Keywords: new amendments, PRC Civil Procedure Law, revised CPL, SPC

The newly revised Civil Procedure Law of the People's Republic of China (Revised CPL) came into effect on 1 January 2013. Approximately 60 amendments made to the existing CPL, amended in April 2008, will bring about further changes and developments over civil litigations in China. The Revised CPL adopts some provisions from the current judicial interpretation issued by Supreme People's Court of the People's Republic of China (SPC) and also borrow new rules from other common law jurisdictions, to meet the rapid social development, striving to increase efficiency, transparency and parties' autonomy in civil litigation. This Legal Update highlights some of those significant amendments as well as their practical implications.


(1) Jurisdiction by agreement (Article 34)

Before the amendments, parties to a contract can choose in writing one of the courts located in the five specific related places to hear their case1. Article 34 now expands the scope also to cover parties to other property related disputes, who can choose one of those courts located in the said five specific related places which has an "actual connection" with the dispute in question.

It is unclear, however, as to what "actual connection" means and this may be the subject of future judicial interpretation by the SPC.

(2) Jurisdiction over company related disputes (Article 26)

Article 26 now makes it clear that for disputes concerning the establishment, confirmation of shareholders' qualification, profit distribution, dissolution or any other matter of a company, they shall be under the jurisdiction of the court of the place of domicile of the company. According to the existing SPC interpretations, the place of domicile of a company is its principal place of business or the place where it has its main office.

Public interest litigation (Article 55)

Article 55 grants the right to the authorities and relevant organisations prescribed by the law to bring lawsuits against acts which give rise to environmental pollution as well as acts harmful to the consumer's legitimate interests.

This is the first time PRC law explicitly recognises public interest litigation. At present, there are already environmental protection laws which provide certain government authorities with the necessary standings to commence public interest litigation e.g. the Marine Environment Supervision and Management Department under PRC Marine Environment Protection Law. It remains to be seen what other authorities and organisations are allowed to commence public interest litigation under this new provision.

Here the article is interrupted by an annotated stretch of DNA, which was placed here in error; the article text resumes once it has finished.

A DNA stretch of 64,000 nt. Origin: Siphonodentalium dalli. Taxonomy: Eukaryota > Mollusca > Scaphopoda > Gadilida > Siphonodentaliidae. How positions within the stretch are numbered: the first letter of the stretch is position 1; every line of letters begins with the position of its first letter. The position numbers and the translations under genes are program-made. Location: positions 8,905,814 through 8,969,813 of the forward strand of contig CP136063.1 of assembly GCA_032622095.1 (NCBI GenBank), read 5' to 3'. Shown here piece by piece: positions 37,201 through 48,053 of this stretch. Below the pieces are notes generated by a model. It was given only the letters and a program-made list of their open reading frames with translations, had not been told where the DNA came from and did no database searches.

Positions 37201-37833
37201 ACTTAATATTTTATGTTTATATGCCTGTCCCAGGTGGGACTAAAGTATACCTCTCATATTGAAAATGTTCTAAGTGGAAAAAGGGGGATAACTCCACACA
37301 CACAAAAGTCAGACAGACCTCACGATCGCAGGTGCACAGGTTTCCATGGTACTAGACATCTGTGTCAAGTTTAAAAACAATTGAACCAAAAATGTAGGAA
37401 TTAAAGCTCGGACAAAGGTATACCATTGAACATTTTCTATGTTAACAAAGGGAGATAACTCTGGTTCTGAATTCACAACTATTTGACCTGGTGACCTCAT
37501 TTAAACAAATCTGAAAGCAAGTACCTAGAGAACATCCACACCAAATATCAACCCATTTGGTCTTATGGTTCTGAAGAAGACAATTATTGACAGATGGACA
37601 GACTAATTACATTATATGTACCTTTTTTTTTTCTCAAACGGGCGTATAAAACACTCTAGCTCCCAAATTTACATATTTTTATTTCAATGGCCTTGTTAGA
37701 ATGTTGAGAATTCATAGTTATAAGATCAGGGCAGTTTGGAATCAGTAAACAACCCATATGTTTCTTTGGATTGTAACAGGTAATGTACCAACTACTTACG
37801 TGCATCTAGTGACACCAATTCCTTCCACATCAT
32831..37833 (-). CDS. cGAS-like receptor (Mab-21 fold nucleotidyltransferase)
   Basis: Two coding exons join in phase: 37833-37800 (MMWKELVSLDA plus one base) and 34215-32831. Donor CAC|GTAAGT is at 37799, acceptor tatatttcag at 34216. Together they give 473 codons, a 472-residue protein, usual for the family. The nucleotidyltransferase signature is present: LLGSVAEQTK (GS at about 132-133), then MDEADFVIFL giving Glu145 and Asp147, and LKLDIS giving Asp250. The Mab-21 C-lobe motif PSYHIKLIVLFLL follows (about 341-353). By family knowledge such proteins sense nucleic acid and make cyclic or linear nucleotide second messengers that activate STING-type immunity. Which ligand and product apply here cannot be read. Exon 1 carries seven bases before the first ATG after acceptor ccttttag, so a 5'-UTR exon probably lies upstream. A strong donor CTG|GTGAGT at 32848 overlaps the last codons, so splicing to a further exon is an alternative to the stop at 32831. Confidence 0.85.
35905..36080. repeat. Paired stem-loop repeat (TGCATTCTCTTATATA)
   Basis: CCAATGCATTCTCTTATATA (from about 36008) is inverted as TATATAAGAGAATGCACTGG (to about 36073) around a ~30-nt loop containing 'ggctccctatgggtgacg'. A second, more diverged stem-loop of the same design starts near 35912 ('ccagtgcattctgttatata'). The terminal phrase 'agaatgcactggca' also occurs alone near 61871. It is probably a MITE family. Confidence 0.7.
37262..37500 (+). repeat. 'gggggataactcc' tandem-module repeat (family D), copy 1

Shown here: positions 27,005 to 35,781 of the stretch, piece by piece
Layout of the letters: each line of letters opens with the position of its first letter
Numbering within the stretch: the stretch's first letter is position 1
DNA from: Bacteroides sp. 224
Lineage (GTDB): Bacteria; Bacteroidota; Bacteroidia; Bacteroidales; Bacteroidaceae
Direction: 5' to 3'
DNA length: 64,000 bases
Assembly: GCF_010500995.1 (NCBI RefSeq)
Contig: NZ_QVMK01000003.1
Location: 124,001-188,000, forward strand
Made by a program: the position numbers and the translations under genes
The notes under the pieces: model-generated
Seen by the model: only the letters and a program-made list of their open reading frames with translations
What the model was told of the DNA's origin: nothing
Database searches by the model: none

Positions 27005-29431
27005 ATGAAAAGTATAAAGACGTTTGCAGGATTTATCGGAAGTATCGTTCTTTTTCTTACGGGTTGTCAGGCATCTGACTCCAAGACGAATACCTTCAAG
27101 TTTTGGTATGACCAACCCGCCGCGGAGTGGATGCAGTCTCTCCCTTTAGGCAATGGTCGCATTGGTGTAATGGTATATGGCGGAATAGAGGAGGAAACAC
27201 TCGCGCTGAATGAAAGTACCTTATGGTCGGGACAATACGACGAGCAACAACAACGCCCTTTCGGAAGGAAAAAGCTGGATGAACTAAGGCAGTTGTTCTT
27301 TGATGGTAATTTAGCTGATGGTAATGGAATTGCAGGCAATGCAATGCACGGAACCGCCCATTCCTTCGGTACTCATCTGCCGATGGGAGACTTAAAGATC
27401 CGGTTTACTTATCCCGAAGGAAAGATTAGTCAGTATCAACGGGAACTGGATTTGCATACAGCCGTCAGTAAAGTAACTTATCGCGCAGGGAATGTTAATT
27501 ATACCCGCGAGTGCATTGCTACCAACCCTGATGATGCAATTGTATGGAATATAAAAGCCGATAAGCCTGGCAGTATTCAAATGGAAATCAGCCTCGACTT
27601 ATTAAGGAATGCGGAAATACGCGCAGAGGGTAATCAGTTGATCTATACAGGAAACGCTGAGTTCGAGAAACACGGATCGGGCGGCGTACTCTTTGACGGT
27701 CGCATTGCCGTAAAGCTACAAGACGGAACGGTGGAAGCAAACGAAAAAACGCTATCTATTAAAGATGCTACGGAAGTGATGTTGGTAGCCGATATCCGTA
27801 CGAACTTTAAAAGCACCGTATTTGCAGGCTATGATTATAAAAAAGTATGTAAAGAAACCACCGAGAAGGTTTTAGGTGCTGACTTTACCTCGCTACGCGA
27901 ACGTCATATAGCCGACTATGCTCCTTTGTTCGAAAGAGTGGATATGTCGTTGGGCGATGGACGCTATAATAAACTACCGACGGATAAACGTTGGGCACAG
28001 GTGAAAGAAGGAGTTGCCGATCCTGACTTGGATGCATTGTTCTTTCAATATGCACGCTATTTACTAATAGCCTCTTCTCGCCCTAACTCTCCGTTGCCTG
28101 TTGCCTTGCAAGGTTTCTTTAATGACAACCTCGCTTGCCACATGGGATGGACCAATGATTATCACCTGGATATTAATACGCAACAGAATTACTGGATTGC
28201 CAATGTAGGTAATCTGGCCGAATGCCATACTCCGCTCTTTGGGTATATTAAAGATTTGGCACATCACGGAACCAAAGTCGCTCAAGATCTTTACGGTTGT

Protection of Third Parties' Rights (Article 56(3))

To protect the legitimate rights and interests of a third party, Article 56(3) allows a third party to apply to court to modify or set aside a judgment, order and/ or conciliation statement in question, within six months from the date on which he or she knows or should have known that their civil rights and interests have been infringed.

This is an additional right given to a third party under Article 56 in cases where his or her interests are being affected when due to no fault of their own the third party has not been able to participate in the proceedings.

Interim measures

(1) Mandatory and prohibitory injunctions (Article 100)

Article 100 now provides that a party may apply to court at an interim stage for an order to freeze the assets of another party or an order requiring another party to perform or be prohibited from performing certain acts etc pending trial. It is worth noting that the latter form of interim relief was not available before.

(2) Pre-litigation and pre-arbitration

interim measures (Article 81 and Article 101) Article 81 and Article 101 provide that a party may apply to the court for property as well as evidence preservation before the commencement of the legal or arbitration proceedings. It is again worth noting that the said rights to make application before commencement of arbitration were not available before.

There is this requirement, however, that the applicant for the above interim measures shall institute civil proceedings or apply for arbitration within 30 days after the court takes the preservation measures, otherwise the said measures would be automatically rescinded.

Service (Article 86 and Article 87)

Article 86 and Article 87 now provide an easier way for a party to effect and prove service of court proceedings. Article 86 allows photograph, video or other means to be used as evidence to prove service of process whilst before the amendments the requirements were more cumbersome. Article 87 effectively allows service by agreement in that where it can be shown that the person to be served agrees or consents, it is possible for the court to serve litigation documents (apart from judgments, orders or conciliation statements) through fax and email or other manners as long as the receipt of such documents can be confirmed by the person to be served.


(1) Time limit for filing evidence (Article 65)

Before the amendments where a party is late in filing evidence such evidence could only be admitted to be considered by the court if there is no objection from the other side. Article 65 now gives the court express discretion to admit or exclude such evidence filed late and the power to impose a fine or an admonition to the party who is guilty for the late filing.

(2) Witness testimony (Article 73)

Where a witness is not able to give oral testimony in court, in addition to testifying by way of submission of written statement, Article 73 now enables the witness to testify by way of audio visual transmission, audio visual recording or any other means as permitted by the court.